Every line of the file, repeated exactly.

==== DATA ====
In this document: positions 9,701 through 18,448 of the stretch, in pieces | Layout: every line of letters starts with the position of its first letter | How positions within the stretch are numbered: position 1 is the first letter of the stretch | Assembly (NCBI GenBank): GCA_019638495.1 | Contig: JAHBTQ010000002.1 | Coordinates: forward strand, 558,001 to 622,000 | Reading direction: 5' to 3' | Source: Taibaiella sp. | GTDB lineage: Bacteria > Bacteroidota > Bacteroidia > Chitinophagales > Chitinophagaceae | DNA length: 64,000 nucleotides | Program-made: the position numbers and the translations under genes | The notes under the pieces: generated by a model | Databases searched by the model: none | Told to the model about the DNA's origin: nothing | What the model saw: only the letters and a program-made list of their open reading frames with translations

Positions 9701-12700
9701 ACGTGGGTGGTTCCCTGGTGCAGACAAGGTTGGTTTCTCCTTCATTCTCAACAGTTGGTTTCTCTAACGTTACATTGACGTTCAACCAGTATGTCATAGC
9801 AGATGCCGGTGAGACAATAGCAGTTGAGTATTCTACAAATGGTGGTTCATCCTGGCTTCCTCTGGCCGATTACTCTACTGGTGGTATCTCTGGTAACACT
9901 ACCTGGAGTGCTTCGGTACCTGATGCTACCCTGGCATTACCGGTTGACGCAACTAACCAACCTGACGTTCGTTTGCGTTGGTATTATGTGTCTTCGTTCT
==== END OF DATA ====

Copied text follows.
In this document: positions 9,701 through 18,448 of the stretch, in pieces | Layout: every line of letters starts with the position of its first letter | How positions within the stretch are numbered: position 1 is the first letter of the stretch | Assembly (NCBI GenBank): GCA_019638495.1 | Contig: JAHBTQ010000002.1 | Coordinates: forward strand, 558,001 to 622,000 | Reading direction: 5' to 3' | Source: Taibaiella sp. | GTDB lineage: Bacteria > Bacteroidota > Bacteroidia > Chitinophagales > Chitinophagaceae | DNA length: 64,000 nucleotides | Program-made: the position numbers and the translations under genes | The notes under the pieces: generated by a model | Databases searched by the model: none | Told to the model about the DNA's origin: nothing | What the model saw: only the letters and a program-made list of their open reading frames with translations

Positions 9701-12700
9701 ACGTGGGTGGTTCCCTGGTGCAGACAAGGTTGGTTTCTCCTTCATTCTCAACAGTTGGTTTCTCTAACGTTACATTGACGTTCAACCAGTATGTCATAGC
9801 AGATGCCGGTGAGACAATAGCAGTTGAGTATTCTACAAATGGTGGTTCATCCTGGCTTCCTCTGGCCGATTACTCTACTGGTGGTATCTCTGGTAACACT
9901 ACCTGGAGTGCTTCGGTACCTGATGCTACCCTGGCATTACCGGTTGACGCAACTAACCAACCTGACGTTCGTTTGCGTTGGTATTATGTGTCTTCGTTCT